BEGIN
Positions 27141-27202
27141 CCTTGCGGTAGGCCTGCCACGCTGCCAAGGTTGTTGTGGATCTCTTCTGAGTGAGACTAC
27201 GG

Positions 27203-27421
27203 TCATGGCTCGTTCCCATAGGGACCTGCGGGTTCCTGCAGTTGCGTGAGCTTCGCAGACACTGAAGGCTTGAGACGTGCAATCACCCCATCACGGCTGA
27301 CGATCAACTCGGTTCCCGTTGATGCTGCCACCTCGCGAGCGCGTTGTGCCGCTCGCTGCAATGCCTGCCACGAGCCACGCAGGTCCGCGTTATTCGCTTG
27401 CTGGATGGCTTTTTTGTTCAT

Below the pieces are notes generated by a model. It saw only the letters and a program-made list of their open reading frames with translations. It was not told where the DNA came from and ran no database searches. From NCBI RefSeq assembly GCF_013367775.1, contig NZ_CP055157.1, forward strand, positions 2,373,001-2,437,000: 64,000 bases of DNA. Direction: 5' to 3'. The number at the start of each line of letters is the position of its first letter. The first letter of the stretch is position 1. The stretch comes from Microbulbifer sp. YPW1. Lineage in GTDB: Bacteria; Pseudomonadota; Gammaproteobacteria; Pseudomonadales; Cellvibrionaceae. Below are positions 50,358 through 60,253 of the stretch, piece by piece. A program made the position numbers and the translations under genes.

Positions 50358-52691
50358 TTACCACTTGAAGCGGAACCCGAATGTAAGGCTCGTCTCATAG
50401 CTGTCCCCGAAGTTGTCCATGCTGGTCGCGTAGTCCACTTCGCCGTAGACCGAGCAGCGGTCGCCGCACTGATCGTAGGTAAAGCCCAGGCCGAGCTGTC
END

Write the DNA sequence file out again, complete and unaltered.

Positions 27141-27202
27141 CCTTGCGGTAGGCCTGCCACGCTGCCAAGGTTGTTGTGGATCTCTTCTGAGTGAGACTAC
27201 GG

Positions 27203-27421
27203 TCATGGCTCGTTCCCATAGGGACCTGCGGGTTCCTGCAGTTGCGTGAGCTTCGCAGACACTGAAGGCTTGAGACGTGCAATCACCCCATCACGGCTGA
27301 CGATCAACTCGGTTCCCGTTGATGCTGCCACCTCGCGAGCGCGTTGTGCCGCTCGCTGCAATGCCTGCCACGAGCCACGCAGGTCCGCGTTATTCGCTTG
27401 CTGGATGGCTTTTTTGTTCAT

Below the pieces are notes generated by a model. It saw only the letters and a program-made list of their open reading frames with translations. It was not told where the DNA came from and ran no database searches. From NCBI RefSeq assembly GCF_013367775.1, contig NZ_CP055157.1, forward strand, positions 2,373,001-2,437,000: 64,000 bases of DNA. Direction: 5' to 3'. The number at the start of each line of letters is the position of its first letter. The first letter of the stretch is position 1. The stretch comes from Microbulbifer sp. YPW1. Lineage in GTDB: Bacteria; Pseudomonadota; Gammaproteobacteria; Pseudomonadales; Cellvibrionaceae. Below are positions 50,358 through 60,253 of the stretch, piece by piece. A program made the position numbers and the translations under genes.

Positions 50358-52691
50358 TTACCACTTGAAGCGGAACCCGAATGTAAGGCTCGTCTCATAG
50401 CTGTCCCCGAAGTTGTCCATGCTGGTCGCGTAGTCCACTTCGCCGTAGACCGAGCAGCGGTCGCCGCACTGATCGTAGGTAAAGCCCAGGCCGAGCTGTC